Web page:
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March 2022

︎ Press Release
The punchy, energetic thread of humour that runs thick within Louis Judkins work directs you match its own energy. As a writer, there is an attendant want to synthesise all of the many elements of his practice down into a pithy line or phrase that would stand and encapsulate the style he conveys. Judkins himself has already perfectly surmised his raison d'être in a previous artist statement – he “makes funny art for miserable people” – and that is still apparent throughout the works featured in Crime Fantasy. Scrutinising the sculpture, painting and film on display, it is evident they all consider different iterations of moral dilemmas. The works are incisive and unforgiving, yet humble and funny.

Judkins’ film, What’s in my Bag?, appropriates the synonymous YouTube format started in the late 2000s by Amoeba Records. Approached with a sitcom-esque irreverence, the work is a surreal affair. Rather than indie celebrities, two stereotypically balaclava-clad robbers arrive uninvited, with tote bags (in preparation) to climb through an open window to browse, rate, and berate the unlucky occupant’s collection. Judkins has invented various musicians with such a strong and truthful visual sensibility that they feel strangely timeless, while also conjuring an exact image of the usual coterie of artists discussed by the guests on the format.

The masked figures hold the albums up to the camera and make a case for why, as proposed cultural paragons, they should be stolen. This feels particularly barbed for an act of dissent; a record collection is such a reflection of an individual owner that it feels awkward, especially as the two figures stand and pass judgement on taste and personal histories – Judkins regularly harnesses these feelings of disquiet across his works. The base act of thievery is then juxtaposed against melodramatic but eloquent debate: here the protagonists are morally bankrupt yet culturally rich. They are already aware of all of these artists: Sgraffito, Fat Thames, Edith Lowe… And yet maintain a level of ignorance to the ethics of their acts: “did you know the kick drum is actually the sound of him breaking a guy’s jaw?” one of the pair pronounces, fully illustrating their insensitivity. The fact that the robbers are also playing to the camera consistently heightens this dubious feeling of either/or confusion that typifies moral dilemmas – you feel drawn into their case, but is that because you’ve forgotten you’re the witness here?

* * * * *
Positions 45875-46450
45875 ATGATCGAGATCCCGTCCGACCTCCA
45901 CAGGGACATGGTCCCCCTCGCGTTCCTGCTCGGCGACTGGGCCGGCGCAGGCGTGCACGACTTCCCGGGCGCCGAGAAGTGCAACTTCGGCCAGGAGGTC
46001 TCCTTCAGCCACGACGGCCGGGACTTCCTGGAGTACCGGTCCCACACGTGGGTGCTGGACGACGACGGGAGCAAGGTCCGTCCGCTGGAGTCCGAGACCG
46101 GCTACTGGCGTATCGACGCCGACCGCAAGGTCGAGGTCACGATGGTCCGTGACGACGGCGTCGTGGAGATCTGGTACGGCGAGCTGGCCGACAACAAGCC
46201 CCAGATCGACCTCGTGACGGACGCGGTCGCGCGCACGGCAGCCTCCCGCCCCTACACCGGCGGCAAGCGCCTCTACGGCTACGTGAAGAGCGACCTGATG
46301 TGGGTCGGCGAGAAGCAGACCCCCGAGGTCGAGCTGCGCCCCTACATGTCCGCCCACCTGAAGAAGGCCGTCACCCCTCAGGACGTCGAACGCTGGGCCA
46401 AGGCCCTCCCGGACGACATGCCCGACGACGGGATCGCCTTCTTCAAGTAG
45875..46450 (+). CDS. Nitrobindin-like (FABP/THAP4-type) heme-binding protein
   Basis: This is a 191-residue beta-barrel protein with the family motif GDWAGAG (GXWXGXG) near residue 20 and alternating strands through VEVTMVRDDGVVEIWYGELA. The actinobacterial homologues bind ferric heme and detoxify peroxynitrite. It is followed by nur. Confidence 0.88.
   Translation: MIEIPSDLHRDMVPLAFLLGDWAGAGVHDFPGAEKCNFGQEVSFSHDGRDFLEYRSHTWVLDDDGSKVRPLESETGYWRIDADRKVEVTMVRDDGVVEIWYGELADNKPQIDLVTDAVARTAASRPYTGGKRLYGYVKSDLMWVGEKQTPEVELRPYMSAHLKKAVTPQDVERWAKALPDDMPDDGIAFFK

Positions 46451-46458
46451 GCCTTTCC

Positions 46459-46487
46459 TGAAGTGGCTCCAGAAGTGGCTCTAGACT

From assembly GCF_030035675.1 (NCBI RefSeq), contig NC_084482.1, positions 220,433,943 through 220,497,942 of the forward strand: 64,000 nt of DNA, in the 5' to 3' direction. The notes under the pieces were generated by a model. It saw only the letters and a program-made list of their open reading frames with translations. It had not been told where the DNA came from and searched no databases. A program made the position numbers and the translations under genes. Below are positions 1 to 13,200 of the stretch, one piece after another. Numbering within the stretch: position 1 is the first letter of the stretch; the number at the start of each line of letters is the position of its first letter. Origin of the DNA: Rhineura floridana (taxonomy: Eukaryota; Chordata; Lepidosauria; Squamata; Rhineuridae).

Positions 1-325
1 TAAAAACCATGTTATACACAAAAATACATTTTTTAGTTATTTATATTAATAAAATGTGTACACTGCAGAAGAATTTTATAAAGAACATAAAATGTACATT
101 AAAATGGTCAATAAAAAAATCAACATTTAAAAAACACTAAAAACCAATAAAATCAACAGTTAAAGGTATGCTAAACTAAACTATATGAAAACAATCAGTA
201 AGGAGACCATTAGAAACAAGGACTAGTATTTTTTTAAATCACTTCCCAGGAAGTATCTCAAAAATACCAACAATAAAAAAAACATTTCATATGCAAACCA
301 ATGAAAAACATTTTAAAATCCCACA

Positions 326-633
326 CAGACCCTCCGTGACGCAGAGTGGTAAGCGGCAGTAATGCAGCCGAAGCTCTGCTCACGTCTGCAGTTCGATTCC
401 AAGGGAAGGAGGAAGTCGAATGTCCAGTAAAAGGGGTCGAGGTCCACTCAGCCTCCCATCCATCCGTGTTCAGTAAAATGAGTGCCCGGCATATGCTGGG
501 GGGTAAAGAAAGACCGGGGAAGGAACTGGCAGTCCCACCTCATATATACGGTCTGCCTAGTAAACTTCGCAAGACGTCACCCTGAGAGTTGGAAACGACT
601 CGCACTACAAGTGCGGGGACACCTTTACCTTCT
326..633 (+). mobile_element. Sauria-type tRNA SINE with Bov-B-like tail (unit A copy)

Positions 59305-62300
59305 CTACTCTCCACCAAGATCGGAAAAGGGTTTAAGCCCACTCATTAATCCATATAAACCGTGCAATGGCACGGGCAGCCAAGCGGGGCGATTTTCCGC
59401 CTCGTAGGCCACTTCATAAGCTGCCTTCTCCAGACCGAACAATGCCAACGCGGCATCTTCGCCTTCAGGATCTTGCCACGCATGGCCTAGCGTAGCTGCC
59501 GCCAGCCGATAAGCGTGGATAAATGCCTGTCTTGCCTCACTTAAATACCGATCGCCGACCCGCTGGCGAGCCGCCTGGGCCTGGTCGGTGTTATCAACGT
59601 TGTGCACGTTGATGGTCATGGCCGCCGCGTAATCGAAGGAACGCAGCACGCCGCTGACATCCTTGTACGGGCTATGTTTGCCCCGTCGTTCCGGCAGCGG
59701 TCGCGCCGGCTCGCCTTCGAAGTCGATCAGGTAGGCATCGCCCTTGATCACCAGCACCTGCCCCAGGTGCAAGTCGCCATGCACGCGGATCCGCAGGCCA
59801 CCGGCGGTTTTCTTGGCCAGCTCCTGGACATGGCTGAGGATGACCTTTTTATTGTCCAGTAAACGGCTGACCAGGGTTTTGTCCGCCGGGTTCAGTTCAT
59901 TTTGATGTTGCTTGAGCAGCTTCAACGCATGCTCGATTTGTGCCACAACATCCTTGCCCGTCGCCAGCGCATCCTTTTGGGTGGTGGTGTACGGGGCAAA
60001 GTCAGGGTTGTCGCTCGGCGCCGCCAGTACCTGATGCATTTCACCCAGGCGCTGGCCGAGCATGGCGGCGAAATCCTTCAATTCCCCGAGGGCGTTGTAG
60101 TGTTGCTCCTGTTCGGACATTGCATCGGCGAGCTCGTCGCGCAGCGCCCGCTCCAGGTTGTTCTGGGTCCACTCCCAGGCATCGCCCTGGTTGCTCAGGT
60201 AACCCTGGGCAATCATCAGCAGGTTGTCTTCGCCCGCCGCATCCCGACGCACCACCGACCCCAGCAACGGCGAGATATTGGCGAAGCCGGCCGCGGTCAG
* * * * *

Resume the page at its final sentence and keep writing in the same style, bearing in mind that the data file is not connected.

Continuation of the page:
In the final moments of the film, a policeman enters the situation, and rather than immediately apprehending the robbers, he joins in with a quip, riffing off the argument taking place on screen. This action holds an interesting dichotomy: the interplay of humour contrasting with the ‘caught red-handed’ apprehension of the criminals, reflects something deeper back at us. In an age when institutions like the Metropolitan Police are constantly embroiled in controversy, despite being a previous standard of virtue and morality (in the eyes of some), the artist is rightly exposing these institutions that seem so steadfast and immovable, showing us that they’re no better than ourselves.

No one can be a truly moral arbiter, as Judkins highlights. The works show that if one begins to think critically about perceived divisive structures like taste, or morality, or social norms, broadly everything is contradictory. It is the magnifying of our own and society’s contradictions that make Judkins’ works so compelling.

- Alexander Harding

Monday Nov 5 2018

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